You will drop the bike. We all have. It's a fact of life. More so with an ill handling at low speed sport bike. So, unless you have bodywork skills even a parking lot dump could cost you $500 -$1000 for lower farings, lights/lenses etc. not to mention a ruined day. Buy a 500 cc standard bike, without farings as a first learner bike. Maybe stretch to something like a Honda Nighthawk 750. A great standard bike! Make sure your feet touch the ground when seated on the bike. This comes in handy for all bikes without training wheels.
 
I'm a BMW guy so another bike i'd recco is a early-mid nineties K75. Just the standard issue bike. Nice ride!
 
Indy and Beemer gave you some great advice. I will reiterate-Take the MSF course. To that I will add Take the MSF course. And lastly, take the MSF course.
 
 

nestegg's picture
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Joined: 2007-06-14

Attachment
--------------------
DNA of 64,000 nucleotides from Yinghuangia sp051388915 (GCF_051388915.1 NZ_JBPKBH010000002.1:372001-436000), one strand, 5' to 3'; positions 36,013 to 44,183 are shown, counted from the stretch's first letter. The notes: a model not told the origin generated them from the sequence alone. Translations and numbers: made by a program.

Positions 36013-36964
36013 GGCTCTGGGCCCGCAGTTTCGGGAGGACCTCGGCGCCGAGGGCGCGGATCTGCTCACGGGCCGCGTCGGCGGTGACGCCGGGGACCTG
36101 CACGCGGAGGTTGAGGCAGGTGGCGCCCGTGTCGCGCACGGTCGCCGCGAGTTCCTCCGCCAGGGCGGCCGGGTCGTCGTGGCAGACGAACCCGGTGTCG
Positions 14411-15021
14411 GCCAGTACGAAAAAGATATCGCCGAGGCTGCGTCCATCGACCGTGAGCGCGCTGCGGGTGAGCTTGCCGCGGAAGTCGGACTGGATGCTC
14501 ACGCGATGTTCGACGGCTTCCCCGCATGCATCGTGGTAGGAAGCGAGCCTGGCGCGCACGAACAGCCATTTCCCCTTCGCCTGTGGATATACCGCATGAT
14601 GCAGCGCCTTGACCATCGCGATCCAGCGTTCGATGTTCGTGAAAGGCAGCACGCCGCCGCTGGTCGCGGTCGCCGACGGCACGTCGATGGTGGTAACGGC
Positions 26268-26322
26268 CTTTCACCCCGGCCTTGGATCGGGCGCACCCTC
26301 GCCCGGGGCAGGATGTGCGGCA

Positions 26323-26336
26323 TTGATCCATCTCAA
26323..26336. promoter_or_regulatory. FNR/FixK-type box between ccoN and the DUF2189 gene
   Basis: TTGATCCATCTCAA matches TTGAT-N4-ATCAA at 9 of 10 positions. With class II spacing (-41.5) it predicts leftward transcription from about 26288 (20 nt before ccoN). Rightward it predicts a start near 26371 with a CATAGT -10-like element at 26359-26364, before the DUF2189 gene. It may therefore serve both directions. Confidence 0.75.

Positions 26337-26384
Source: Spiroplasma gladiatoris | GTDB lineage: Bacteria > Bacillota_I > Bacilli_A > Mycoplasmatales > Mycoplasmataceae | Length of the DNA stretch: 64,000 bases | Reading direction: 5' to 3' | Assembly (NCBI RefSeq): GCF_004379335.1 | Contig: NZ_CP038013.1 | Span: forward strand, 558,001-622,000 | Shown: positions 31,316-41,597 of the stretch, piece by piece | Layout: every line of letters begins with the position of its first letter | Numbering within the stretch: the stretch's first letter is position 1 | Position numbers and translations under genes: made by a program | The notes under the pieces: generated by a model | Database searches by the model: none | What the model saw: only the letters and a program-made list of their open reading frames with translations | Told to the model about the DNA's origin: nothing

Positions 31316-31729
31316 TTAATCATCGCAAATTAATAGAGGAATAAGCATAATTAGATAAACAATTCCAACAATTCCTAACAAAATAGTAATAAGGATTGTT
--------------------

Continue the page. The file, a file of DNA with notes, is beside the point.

I am a Harley guy so I can't be much help as far as crotch rockets go!
However I difeinitely suggest doing the course before getting on a bike the first time!

Indyone's picture
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Joined: 2005-05-30

Moraen,  after looking at other posts, I probably recommeded too much motor even at 800cc.  BG's right...no sense killing yourself!  I ride with bikes as large as 2000cc, but I myself ride a 900.  Bigger bikes are nice for long cross-country runs, but are tougher to handle at low speeds, especially when turning.
 
...and yes, I've dumped a bike in my 27 years riding...three times to be exact...only once at any speed, thank goodness.  I mostly just injured my pride.

Moraen's picture
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Joined: 2009-01-22

So I found a Kawasaki Ninja 250 2008 for $2000 with the extended warranty. 

 
Are they easy enough to handle?
 
I figure that's pretty inexpensive for a first bike, but I also want to make sure it is not a crappy buy that I'm not going to enjoy.
 

2wheeledbeemer's picture
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Joined: 2008-10-10